Coffee Certifications

There are a lot of labels used in coffee, most are worthwhile, some, perhaps not. How do you as a consumer best support the farmers and the environment with your coffee choices? Be informed.

Each type of certification costs money. Farmers will purchase certifications in the hopes of earning higher prices for their crops. Typically, this cost is transferred at some point to the consumer; be prepared to spend a few more cents per cup on certified coffee. 

What type of certification is important? That depends on your perspective. Think of shopping at a farmer’s market. Some farmers are certified organic. That means they have paid their money (about $1300/year), passed their inspections, and use only allowed substances on their crops. They may (or may not) increase the price of their products at the market (to make up for their certification fee). Other farmers are “uncertified” organic. That means they farm organically, but no one is inspecting them. You just have to trust them. Do they look trustworthy? (Look at their fingernails – organic farmers will have orange stains during potato bug season.) 

When purchasing beans, I look for organic certification – those grown using only allowed substances. This just makes sense, for everything; the farmer, the soil, the water, the plant. If beans or blends aren’t certified organic, I look at the seller. I’ve purchased from one importer for over 8 years. I trust them. When they tell me the beans are uncertified organic (in many cases the farmers can’t afford pesticides, they farm organically by default. Unfortunately, they also can’t afford the organic certification) I believe them.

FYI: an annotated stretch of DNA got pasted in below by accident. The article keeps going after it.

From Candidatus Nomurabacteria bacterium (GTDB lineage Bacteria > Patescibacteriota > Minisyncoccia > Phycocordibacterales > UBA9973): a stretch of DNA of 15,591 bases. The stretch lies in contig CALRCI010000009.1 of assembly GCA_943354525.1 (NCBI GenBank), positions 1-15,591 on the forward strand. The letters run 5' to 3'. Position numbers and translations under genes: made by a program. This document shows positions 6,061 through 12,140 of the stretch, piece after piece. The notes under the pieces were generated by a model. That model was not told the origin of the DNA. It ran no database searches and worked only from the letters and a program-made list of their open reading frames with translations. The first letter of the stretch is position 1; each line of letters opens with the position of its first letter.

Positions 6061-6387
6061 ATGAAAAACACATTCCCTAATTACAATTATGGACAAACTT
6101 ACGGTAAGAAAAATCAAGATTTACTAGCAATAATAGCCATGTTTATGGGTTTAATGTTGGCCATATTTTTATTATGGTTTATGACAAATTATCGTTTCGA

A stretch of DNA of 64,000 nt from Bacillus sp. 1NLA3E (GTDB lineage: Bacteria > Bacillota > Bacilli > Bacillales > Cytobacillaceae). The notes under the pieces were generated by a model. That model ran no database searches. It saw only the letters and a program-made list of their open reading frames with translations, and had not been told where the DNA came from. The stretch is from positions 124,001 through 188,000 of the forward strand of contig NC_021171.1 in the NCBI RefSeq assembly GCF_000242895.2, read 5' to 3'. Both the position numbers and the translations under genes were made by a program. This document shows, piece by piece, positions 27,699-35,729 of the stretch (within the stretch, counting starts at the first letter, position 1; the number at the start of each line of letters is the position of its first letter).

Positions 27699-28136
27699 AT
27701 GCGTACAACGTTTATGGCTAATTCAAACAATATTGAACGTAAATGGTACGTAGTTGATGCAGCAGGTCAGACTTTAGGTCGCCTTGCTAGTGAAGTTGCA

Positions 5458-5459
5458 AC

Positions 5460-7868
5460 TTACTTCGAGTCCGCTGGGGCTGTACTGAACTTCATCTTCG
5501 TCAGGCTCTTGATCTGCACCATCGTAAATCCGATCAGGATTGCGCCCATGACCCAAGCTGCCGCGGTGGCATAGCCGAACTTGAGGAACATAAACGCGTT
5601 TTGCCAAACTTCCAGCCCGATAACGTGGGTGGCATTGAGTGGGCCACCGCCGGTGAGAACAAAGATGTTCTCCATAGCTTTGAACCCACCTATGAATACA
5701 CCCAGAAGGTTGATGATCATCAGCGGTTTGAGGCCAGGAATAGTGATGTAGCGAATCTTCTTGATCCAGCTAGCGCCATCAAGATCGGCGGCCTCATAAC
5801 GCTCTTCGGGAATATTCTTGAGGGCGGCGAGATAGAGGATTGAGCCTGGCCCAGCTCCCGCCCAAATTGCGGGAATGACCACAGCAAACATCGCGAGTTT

Rainforest Alliance, bird-friendly, shade-grown are self-explanatory, and again are purchased certification. Decide if these certifications are worthwhile to you, and be prepared to pay for them.  The farmer already has. 

And the big label many look for – FairTrade (also FLO – Fairtrade Labelling Organization). Growers are guaranteed a set price (price floor) per pound. In order to receive this price, growers must pay to be certified, join a democratically managed cooperative, agree to standards for chemical and pesticide fertilizer and pay fair wages to coffee labourers. Sounds great in theory. Reality tells a different story. Do your own research and make your own decisions.  A good place to start: http://www.huffingtonpost.com/bruce-wydick/10-reasons-fair-trade-coffee-doesnt-work_b_5651663.html

Arguably, as a roaster, I’m purchasing more green beans than the average person.  To be as socially conscious as possible, I look for organic, I look for an importer I trust, and I look for ways I can give back to the growers, beyond buying their beans. This is one of the main reasons I’m delighted to form a partnership with importers from Myanmar. 10% of their sales returns to their farming cooperative, supporting initiatives such as clean water, improved and diversified farming practises, education and medicine.